Chamba Agitation:Resilience Against Injustice


The Princely State of Chamba, located in present-day Chamba district in Himachal Pradesh, witnessed several mass movements between the late 1800s and early 1900s. These movements were often a response to the unjust actions of the ruler or other times due to the atrocities committed by the British.

In the year 1863 AD, during the reign of Raja Shri Singh, the state faced a confusing situation. Under the administration of Raja Sham Singh and his Wazir Govind Ram, the burden of rent on the peasants was extremely high. The government of the princely state employed laborers for state works, and one member from each family was expected to work for the Princely state for six months. Additionally, forced labor (Begar) was also demanded on the orders of British officers. Under these circumstances, the peasantry, led by Bhatiyat Waziri, resorted to the path of agitation.

Chamba Agitation Origins (1896)

Nestled within the tranquil landscapes of Chamba, a fervent struggle against the oppressive "taxes" and the eradication of the "begar" system commenced in the year 1896. This pivotal moment marked the inception of the Chamba Agitation and saw the formation of the "Bhattiyat Wazirat" group, which became the vanguard of the movement. The group's tireless efforts and unwavering resolve against the unjust practices of the ruling authorities inspired many to join the cause, leading to the eventual dismantling of the oppressive system.

Movement Objectives

The objectives of this groundbreaking movement were diverse, aiming at:

  • Refusal to Pay Land Revenue: Cultivators resisted unjust land revenue by steadfastly refusing to pay it.
  • Halting Forced Labor: Opposing coerced labor was a crucial aspect of the resistance movement.
  • Boycott of Public Works:  Residents collectively boycotted public works to amplify their dissent and express opposition to the authorities.
  • The cultivators refused to pay the unfair taxes and land revenue imposed on them. 
  • The residents also denied providing the required supply of porters for the State’s assistance. 
As a result, State officials targeted several agitators and punished them for disobeying the government rules. The Britishers then appointed an esquire committee through the Commissioner of Lahore to resolve the matter. The committee decided that the people were at fault and had caused an unnecessary disturbance in the area. Consequently, the leaders were arrested and punished for instigating the agitation. The rebellion was curbed by the State officials, but the residents continued to suffer from the autocratic government until the early 1900s.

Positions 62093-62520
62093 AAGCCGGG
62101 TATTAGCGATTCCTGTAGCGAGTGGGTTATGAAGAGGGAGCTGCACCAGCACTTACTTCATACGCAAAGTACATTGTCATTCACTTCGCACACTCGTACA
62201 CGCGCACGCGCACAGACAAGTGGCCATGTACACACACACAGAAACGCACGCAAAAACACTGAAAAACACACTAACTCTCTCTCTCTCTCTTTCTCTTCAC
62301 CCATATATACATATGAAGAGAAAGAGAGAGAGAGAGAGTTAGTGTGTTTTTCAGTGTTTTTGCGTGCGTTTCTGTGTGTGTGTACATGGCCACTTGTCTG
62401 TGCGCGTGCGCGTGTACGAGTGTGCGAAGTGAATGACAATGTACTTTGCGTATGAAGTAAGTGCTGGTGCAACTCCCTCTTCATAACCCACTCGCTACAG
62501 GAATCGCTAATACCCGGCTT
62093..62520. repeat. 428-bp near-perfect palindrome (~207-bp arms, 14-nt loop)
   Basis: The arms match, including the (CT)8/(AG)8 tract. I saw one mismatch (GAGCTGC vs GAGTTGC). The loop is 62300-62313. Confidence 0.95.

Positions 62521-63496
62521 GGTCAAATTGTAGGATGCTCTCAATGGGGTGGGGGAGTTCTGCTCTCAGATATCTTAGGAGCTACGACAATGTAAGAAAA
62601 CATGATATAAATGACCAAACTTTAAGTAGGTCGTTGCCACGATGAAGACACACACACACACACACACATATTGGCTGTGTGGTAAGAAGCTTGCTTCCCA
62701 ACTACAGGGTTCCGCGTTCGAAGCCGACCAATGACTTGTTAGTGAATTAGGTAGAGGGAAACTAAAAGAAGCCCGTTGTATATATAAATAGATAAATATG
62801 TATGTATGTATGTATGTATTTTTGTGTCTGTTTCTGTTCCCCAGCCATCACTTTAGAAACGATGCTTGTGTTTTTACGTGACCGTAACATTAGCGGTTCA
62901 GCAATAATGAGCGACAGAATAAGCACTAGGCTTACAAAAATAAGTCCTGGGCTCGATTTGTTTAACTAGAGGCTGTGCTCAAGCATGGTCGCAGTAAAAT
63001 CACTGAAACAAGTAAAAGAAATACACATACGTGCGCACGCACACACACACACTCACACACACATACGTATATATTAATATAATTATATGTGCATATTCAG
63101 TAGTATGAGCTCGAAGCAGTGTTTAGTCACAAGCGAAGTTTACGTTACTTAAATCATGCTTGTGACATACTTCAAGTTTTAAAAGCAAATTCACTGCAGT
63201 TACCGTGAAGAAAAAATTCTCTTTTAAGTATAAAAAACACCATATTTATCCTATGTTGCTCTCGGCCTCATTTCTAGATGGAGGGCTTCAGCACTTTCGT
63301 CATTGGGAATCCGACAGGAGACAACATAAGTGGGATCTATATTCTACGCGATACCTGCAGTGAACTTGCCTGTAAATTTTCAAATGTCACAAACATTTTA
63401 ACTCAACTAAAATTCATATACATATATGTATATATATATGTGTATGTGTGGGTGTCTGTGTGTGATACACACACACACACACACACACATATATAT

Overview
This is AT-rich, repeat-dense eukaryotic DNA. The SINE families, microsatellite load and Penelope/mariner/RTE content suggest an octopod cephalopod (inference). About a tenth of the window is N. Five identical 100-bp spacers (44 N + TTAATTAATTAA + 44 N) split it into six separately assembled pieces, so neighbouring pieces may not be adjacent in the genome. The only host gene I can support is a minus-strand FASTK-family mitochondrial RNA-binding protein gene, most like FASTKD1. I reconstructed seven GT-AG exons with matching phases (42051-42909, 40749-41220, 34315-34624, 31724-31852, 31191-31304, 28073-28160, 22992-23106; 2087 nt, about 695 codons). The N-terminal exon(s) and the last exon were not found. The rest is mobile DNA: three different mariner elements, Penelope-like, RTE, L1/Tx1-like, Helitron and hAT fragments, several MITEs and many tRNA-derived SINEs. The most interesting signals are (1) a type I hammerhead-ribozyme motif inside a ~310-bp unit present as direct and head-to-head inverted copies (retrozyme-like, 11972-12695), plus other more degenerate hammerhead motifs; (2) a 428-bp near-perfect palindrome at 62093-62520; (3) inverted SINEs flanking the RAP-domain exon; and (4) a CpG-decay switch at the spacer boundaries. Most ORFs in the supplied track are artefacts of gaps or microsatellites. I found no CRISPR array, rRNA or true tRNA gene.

Chamba People’s Defence League

In 1922, the people of the state who were working in Lahore broke their long-standing silence and made a request to the king to form a 'Representative Advisory Council'. This was a remarkable step towards having a say in their governance and represented a significant shift in the political landscape of the time.

Later, in 1932, the ‘Chamba Peoples Defense’ League was established under the leadership of MA Ahmed. This organization was formed to fight against the maladministration of the government and to educate people on their civil and economic rights. The league had its headquarters in Lahore and worked tirelessly to encourage people to work towards independence. This was a crucial step towards the eventual achievement of independence and paved the way for future efforts towards self-determination.

Formation of Chamba Sevak Sangh

In 1936, the 'Chamba Sevak Sangh' was founded with the aim of serving the society. This union gained the support of the state, and some of the state's employees joined the union. After some time, the union started leading a movement opposing the forced labor system that was prevalent in the region. Due to its stance, the Sangh was banned, and it had to shift its headquarters to Dalohji.

Newspapers Chronicle the Movement

The fervor of the Chamba Agitation was not contained within the town; newspapers like ‘Kesari,’ ‘Inquilab,’ ‘Ghadar,’ and ‘Tribune’ started publishing news about the ongoing movement. These reports reached the ears of national leaders, echoing the struggle across the nation.

Chamba State Peoples Federation and Merger (1947-1948)

In the pivotal year of 1947, the 'Chamba State Peoples Federation' was established.

The struggle against the forced labor system finally bore fruit, and on 15 April 1948, Chamba merged into the Indian Union, becoming a part of Himachal Pradesh. The merger was the result of years of dedication, perseverance, and tireless efforts of the 'Chamba Sevak Sangh' and the 'Chamba State People's Federation'. Their contribution towards society will always be remembered.


The Chamba Agitation stands as a testament to the resilience of a community fighting against injustice. From the initial struggle in 1896 to the ultimate integration into the Indian Union in 1948, Chamba's journey reflects the indomitable spirit of its people.



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